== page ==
DOJ: Congress looked into CFAA updates but effort was stalled by extortion concerns
Congress looked into amending the 1986 Computer Fraud and Abuse Act (CFAA) to address concerns from cybersecurity researchers before the Justice Department announced last month that it would revise how it enforces the law, a top DOJ official said Monday.
Leonard Bailey, head of the cybersecurity unit at the DOJ, was speaking about the changes to how CFAA will be enforced on good-faith security researchers at the RSA cybersecurity conference when he was asked about further concerns some researchers still have.
An attendee questioned whether the new DOJ charging guidelines – handed down on May 19 – could be rescinded or changed by another administration.
Bailey said the Justice Department was approached by Congress for potential language that could be added to CFAA that would carve out exceptions for security researchers, but they opted instead for revisions to the DOJ’s charging policies.
“We certainly have looked at language. We’ve been asked by The Hill but we’ve been trying to find language that we felt in the statute would accomplish the same things without becoming a very permissive tool that someone who is actually not a good-faith security researcher might use, and we found it hard,” Bailey said.
“So in the meantime, right now, I think building out from this, establishing that there is something that looks like good-faith security research will make it easier later on to say ‘It looks like this, this and this, and this is what a statute would say to capture that.’”
Spokespersons for the House and Senate Judiciary Committees did not immediately respond to requests for comment.
The Justice Department said in May that it would no longer be charging “good-faith security research” and defined it as “accessing a computer solely for purposes of good-faith testing, investigation, and/or correction of a security flaw or vulnerability, where such activity is carried out in a manner designed to avoid any harm to individuals or the public, and where the information derived from the activity is used primarily to promote the security or safety of the class of devices, machines, or online services to which the accessed computer belongs, or those who use such devices, machines, or online services.”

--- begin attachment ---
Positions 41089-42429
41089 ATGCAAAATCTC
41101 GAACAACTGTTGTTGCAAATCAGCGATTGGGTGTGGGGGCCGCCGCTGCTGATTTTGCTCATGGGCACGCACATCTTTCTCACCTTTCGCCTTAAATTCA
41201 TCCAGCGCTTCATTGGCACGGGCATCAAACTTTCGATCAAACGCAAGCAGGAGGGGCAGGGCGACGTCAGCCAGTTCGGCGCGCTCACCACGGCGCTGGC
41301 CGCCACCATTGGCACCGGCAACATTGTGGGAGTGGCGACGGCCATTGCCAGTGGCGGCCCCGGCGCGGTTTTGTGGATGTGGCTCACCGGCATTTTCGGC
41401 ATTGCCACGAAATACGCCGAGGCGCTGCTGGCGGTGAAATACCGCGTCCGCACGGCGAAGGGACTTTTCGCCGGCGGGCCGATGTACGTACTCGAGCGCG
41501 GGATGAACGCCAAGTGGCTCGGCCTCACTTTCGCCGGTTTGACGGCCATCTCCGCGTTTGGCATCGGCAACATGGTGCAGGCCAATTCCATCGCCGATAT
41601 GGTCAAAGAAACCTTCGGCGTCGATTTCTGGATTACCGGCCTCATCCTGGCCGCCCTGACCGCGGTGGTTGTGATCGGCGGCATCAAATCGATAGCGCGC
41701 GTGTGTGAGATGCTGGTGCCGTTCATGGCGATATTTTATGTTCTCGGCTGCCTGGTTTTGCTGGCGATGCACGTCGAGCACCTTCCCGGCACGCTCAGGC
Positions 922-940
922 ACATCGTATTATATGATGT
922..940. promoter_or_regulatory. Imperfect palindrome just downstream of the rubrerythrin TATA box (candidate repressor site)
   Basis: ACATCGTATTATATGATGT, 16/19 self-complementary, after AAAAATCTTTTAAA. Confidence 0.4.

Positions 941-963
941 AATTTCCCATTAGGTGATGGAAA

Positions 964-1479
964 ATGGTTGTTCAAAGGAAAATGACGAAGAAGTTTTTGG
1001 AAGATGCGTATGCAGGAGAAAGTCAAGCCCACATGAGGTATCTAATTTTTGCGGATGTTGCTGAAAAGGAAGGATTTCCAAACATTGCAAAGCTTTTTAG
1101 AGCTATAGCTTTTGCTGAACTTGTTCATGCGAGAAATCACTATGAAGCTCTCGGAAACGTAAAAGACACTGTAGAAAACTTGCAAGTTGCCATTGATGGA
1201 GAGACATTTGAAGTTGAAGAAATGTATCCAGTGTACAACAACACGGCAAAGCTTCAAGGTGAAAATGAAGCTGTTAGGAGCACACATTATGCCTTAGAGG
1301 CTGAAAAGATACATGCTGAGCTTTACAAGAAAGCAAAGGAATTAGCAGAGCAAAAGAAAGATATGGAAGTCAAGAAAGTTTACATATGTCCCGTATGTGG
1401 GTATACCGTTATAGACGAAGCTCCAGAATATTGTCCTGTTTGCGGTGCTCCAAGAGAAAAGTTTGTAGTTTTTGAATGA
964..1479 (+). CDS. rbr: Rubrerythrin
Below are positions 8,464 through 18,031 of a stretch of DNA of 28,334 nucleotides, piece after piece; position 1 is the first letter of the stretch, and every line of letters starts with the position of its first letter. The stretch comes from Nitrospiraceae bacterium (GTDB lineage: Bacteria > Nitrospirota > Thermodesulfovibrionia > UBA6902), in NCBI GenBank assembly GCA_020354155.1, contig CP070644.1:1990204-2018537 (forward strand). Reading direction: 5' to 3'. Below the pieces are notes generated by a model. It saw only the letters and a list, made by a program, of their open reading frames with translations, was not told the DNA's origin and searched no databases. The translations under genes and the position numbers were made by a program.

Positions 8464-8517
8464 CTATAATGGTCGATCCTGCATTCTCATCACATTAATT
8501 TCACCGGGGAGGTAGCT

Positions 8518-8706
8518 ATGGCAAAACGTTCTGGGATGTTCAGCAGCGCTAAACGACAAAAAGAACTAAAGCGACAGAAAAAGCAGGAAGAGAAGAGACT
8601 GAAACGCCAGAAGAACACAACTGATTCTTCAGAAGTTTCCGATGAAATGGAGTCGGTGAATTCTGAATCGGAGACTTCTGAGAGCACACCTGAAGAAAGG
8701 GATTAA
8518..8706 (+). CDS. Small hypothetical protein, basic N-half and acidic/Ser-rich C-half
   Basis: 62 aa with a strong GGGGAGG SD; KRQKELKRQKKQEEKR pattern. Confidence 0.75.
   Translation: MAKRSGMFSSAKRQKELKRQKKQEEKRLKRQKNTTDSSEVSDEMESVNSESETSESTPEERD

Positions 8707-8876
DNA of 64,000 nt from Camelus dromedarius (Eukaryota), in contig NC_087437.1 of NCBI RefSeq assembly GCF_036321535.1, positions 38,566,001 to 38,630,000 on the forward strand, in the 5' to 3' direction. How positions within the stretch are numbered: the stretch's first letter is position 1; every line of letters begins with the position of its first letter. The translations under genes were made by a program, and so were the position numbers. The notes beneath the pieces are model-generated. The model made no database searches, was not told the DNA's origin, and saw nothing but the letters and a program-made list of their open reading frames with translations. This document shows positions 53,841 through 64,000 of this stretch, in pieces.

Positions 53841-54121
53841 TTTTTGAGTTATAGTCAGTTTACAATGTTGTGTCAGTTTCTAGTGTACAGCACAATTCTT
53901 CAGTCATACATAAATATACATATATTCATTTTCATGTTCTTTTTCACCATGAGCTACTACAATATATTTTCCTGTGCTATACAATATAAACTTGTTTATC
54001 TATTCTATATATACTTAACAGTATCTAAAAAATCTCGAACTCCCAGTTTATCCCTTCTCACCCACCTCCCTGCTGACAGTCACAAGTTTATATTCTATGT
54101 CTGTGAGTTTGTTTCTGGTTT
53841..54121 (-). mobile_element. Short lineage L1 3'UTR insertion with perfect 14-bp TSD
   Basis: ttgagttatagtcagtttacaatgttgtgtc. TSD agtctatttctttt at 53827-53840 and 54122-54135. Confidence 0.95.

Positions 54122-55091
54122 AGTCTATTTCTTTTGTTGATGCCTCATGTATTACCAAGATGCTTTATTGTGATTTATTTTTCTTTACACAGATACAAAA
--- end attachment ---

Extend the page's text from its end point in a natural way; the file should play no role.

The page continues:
Deputy Attorney General Lisa Monaco said at the time that the DOJ “has never been interested in prosecuting good-faith computer security research as a crime” and that the announcement was an effort to provide “clarity for good-faith security researchers who root out vulnerabilities for the common good.”
Bailey noted that the CFAA has only been used once against a cybersecurity researcher and that even outside organizations have noted the law is almost never used to target those working in security.
But he explained that much of the concern around CFAA among security researchers is because of its use by private companies, which often wield the law as a justification for cease and desist letters.
One of the difficulties the DOJ and Congress have faced in protecting security researchers is understanding the line between good-faith research and discovered vulnerabilities used to extort organizations.
“One of the challenges we run into in defining what good-faith research is versus something else. There are instances where ‘is this an extortionate exchange or is this someone trying to do disclosure in some way,’” Bailey explained.
“We anticipate there will be follow up conversations on when coordinated disclosure that is done in a clumsy way that might be seen as a threat by the recipient of that request, might be viewed as extortionate by someone else,” he said. “That is something we’re going to have to talk about more. In the meantime, what we are focused on is making sure that we can define what good-faith security research is so that we can encourage that and provide it with some sort of shield.”